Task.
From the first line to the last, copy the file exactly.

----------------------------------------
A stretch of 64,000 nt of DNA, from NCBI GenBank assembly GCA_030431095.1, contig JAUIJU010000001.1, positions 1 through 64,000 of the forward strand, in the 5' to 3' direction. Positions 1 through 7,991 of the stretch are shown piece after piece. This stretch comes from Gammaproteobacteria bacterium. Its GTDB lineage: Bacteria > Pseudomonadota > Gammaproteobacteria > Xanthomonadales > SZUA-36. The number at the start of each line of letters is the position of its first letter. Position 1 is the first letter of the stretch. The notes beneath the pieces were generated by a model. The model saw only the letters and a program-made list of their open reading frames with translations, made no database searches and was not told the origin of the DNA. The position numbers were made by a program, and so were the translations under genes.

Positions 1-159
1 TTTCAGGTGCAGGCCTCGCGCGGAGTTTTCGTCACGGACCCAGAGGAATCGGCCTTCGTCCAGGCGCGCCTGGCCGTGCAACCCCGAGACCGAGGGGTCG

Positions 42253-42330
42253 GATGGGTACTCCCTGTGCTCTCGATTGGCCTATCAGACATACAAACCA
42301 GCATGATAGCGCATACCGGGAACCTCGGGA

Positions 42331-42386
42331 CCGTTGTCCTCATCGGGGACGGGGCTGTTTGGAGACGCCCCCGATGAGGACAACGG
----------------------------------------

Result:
A stretch of 64,000 nt of DNA, from NCBI GenBank assembly GCA_030431095.1, contig JAUIJU010000001.1, positions 1 through 64,000 of the forward strand, in the 5' to 3' direction. Positions 1 through 7,991 of the stretch are shown piece after piece. This stretch comes from Gammaproteobacteria bacterium. Its GTDB lineage: Bacteria > Pseudomonadota > Gammaproteobacteria > Xanthomonadales > SZUA-36. The number at the start of each line of letters is the position of its first letter. Position 1 is the first letter of the stretch. The notes beneath the pieces were generated by a model. The model saw only the letters and a program-made list of their open reading frames with translations, made no database searches and was not told the origin of the DNA. The position numbers were made by a program, and so were the translations under genes.

Positions 1-159
1 TTTCAGGTGCAGGCCTCGCGCGGAGTTTTCGTCACGGACCCAGAGGAATCGGCCTTCGTCCAGGCGCGCCTGGCCGTGCAACCCCGAGACCGAGGGGTCG

Positions 42253-42330
42253 GATGGGTACTCCCTGTGCTCTCGATTGGCCTATCAGACATACAAACCA
42301 GCATGATAGCGCATACCGGGAACCTCGGGA

Positions 42331-42386
42331 CCGTTGTCCTCATCGGGGACGGGGCTGTTTGGAGACGCCCCCGATGAGGACAACGG